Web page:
Solar water heating systems provide an affordable option to heat water for domestic use. How they work is that the sun’s energy is used to heat water which is stored in a hot water tank and drawn on when required. During the cold season, there is an immersion heater or additional boiler for back-up which can heat the water to the temperature. It can also provide additional water during the hot season.

So, what are the advantages and disadvantages of having a solar water heater in your home? 

Advantages of Solar Water Heating

  • Zero Cost – Ideally, a solar panel uses energy from the sun. In essence, this means that you won’t be paying a cent to use power. You will be enjoying free energy! even in cloudy weather.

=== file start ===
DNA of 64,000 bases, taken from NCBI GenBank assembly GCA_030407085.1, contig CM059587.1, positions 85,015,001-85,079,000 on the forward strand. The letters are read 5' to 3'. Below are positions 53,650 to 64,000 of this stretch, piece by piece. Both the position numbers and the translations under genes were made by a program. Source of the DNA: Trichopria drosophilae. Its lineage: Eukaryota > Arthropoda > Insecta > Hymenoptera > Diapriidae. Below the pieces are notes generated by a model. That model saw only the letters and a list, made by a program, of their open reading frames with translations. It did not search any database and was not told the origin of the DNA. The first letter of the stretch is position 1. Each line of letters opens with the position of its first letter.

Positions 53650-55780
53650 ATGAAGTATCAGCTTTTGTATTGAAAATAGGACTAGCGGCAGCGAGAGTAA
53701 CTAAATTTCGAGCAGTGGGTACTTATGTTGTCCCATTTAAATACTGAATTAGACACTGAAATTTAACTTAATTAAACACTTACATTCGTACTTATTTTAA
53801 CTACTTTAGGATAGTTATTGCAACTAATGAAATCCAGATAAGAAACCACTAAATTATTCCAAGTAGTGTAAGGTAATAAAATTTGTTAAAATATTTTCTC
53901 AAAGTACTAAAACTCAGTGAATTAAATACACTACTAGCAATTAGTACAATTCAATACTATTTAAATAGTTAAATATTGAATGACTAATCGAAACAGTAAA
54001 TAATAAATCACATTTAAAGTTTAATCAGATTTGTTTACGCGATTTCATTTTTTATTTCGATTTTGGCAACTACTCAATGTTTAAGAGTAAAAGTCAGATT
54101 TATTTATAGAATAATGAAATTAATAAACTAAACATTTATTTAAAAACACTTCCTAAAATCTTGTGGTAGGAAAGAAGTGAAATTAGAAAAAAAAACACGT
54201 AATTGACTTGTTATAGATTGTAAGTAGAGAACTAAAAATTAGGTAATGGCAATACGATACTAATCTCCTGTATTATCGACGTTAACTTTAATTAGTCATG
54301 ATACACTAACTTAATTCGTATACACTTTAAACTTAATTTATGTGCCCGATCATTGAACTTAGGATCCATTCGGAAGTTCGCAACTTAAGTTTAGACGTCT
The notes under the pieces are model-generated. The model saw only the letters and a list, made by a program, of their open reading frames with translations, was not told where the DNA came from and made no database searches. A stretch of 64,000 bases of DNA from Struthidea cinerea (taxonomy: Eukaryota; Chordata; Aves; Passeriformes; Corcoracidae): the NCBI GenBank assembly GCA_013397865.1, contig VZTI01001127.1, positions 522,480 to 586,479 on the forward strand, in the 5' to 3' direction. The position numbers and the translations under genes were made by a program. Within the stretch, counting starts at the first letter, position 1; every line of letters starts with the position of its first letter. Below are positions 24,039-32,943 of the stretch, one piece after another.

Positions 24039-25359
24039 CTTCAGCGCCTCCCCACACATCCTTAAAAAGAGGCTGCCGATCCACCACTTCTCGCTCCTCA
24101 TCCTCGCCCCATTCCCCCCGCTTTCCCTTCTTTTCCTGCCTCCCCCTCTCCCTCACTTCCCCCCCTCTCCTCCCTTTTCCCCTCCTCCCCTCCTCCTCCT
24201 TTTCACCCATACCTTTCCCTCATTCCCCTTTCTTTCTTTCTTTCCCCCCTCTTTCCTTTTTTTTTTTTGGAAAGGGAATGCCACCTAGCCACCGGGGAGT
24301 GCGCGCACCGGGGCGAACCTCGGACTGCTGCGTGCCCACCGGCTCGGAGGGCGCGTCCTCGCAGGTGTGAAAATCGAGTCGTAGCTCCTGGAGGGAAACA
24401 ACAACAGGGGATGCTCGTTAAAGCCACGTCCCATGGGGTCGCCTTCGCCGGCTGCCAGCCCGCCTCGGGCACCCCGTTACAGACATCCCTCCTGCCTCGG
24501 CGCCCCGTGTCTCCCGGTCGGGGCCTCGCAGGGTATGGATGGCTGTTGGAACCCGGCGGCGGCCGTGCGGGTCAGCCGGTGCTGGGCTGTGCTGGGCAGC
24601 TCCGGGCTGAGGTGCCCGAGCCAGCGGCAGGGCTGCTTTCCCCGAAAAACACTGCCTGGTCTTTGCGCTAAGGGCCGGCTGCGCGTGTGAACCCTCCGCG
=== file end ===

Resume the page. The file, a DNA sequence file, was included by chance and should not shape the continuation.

• Efficiency – One of the primary reasons solar panels far outweigh any other form of energy when it comes to heating water is the efficiency they bring forth. More specifically, solar panels convert approximately 80% radiation into heat energy.
  • You save money on fuel bills.
  • Safe for the Environment – The world is going green, and there is no greener energy than the one from solar panels. It has zero emissions and a lower carbon footprint. The solar panels will lower your carbon footprint making it a good way to protect the environment.

Disadvantages of Solar Water Heating

  • Annual maintenance is recommended. This is because there are a few parts to the system like the pump and antifreeze which need to be checked to ensure that they are performing optimally. Remember, failure to carry out maintenance procedures on your solar panels may lead to a breakdown of your entire water heating system.